Updraft MOORE CATS AND DOGS PAGE 4 Downdraft
    All images and text © copyright Gene Moore unless otherwise indicated.

Wedge tornado north of Luverne, MN Kansas tornado Swirling midlevel clouds
Huge tornado moving north of Luverne, Minnesota. This tornado formed on the south end of a short line. It was part of a damaging tornado outbreak on June 6th 1993. Unfortunately the excess blue cannot be removed without decreasing the contrast near the funnel.   Tornado over the Flint Hills of eastern Kansas. May 1981. The tornado continued northeast and out of sight.   Dramatically swirling midlevel clouds over northern Iowa. These clouds occurred when a strong shortwave moved over a cool outflow boundary. Numerous hail storms developed during the afternoon. June 1998  

Thalia tornado 10 April 1979 dramatic wet downburst dramatic tail cloud over Russell KS
On the famous Red River outbreak day of April 10th 1979 this was our first tornado. It traveled from Crowell to Thalia along highway #70. We were just behind the Vernon tornado buried in the blackness on the right. As we drove north we watched the Vernon tornado and its suction spots sweep in and out of the blackness. Heavy damage begin to occur near Lockett with debris falling out of the sky and people standing shell shocked in rubble.   Wet down burst descends from cloud base on a supercell storm in southwest Kansas. This cell later produced numerous small tornadoes wrapped up in the heavy rain.   An old favorite from the cover of Chase Day last year. A late day supercell and developing inflow tail is pictured over Russell, KS. You can barely see the city in the distance of this wide angle shot.  

distant wall cloud 2 wall clouds near Foss Res. in OK. beginning strong rotation
Distant wall cloud under a high based flanking line. This autumn storm was near Foss Res. in western Oklahoma.   The wall cloud is getting larger in this image as a second wall cloud develops further to the southwest. I was still driving south at the time of these images.   The eastern wall cloud has taken over in this shot. Dry air is shown breaking up the wall cloud as the right side began to rotate.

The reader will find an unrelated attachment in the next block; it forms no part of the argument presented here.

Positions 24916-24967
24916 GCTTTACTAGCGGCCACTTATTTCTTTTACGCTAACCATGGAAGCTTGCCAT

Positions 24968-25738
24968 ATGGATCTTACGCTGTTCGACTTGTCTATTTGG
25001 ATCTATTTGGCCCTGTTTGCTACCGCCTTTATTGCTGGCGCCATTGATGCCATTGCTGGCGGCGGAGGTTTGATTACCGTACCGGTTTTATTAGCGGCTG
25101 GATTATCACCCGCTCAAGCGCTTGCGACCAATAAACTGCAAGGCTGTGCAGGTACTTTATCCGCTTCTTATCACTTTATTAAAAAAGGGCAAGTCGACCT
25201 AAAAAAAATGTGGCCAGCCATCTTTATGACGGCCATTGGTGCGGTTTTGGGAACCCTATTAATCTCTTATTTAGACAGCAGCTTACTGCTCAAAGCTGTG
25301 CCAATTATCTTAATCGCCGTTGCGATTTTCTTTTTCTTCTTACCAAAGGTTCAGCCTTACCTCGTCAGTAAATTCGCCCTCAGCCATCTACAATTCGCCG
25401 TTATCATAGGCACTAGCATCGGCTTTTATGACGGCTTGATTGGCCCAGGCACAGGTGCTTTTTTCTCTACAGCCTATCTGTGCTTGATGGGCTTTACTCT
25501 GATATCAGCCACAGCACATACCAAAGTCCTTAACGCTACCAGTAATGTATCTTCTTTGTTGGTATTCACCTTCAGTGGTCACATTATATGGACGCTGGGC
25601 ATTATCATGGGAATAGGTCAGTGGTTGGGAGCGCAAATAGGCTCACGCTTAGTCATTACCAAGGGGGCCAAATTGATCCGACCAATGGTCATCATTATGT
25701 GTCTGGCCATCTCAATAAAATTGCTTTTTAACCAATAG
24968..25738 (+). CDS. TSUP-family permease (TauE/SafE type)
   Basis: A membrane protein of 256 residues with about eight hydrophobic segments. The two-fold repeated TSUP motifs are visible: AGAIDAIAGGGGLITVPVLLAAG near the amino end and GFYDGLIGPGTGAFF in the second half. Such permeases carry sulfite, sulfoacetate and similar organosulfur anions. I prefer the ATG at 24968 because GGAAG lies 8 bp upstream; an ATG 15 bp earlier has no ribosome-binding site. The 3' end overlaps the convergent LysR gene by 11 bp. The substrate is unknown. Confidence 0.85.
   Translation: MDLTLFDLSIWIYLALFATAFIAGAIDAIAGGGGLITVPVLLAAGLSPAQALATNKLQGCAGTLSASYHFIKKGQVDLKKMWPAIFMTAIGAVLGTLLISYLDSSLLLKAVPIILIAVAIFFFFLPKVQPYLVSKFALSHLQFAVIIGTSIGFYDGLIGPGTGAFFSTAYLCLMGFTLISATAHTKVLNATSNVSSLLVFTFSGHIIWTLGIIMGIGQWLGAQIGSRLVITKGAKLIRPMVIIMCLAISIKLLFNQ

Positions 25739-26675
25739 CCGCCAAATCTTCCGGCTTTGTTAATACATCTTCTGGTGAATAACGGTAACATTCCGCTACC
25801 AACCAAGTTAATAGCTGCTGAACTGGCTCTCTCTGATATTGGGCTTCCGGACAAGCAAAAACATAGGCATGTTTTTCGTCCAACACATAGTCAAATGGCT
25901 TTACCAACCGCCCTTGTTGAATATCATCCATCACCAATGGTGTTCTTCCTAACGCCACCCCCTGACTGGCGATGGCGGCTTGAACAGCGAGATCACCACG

wall cloud lifting scud from near ground strong rotation right side forming tornado
Remnants of the old gust from before the wall cloud formed are seen on the left side of the lowering. The right side is pulling up scud clouds from near the surface.   A funnel was beginning to form inside the right side of the wall cloud in this image. The sides of the lowering are becoming smoother as the rotation becomes violent. Vertical development has increased dramatically over the inflow region of the storm. A hard vertical wall of cumulus may be seen above the well cloud in this image.   The forming tornado is moving rapidly northeast. At the same time a massive hail dump begin out of the anvil over head. The precipitation obscured what I though was a tornado, but I never got a picture of the funnel on the ground.  

life in the hail core south end supercell inflow over old gust front
Hail fall in the wake of the Foss storm. Marble to golf ball size hail covered the ground. During the hail event the wall cloud and funnel passed overhead. I had no road options so I sat out the storm.   Developing supercell thunderstorm south of Wichita Falls, Texas in May of 1978. This storm produced a tornado about 30 minutes after this image. Rain and visibility became a problem with this storm. Note how the anvil is shearing over the developing inflow area of the storm. As precipitation fell from the anvil it became entrained in the circulation. We were still able to see the tornado, but the photograph came out too dark to scan.   Another early stage supercell from May of 1978. This storm developed on the edge of a strong outflow boundary from morning activity. In this shot the new towers are making contact with the base of the old thunderstorm. A tornado warning was issued for this storm as it continued to develop.  

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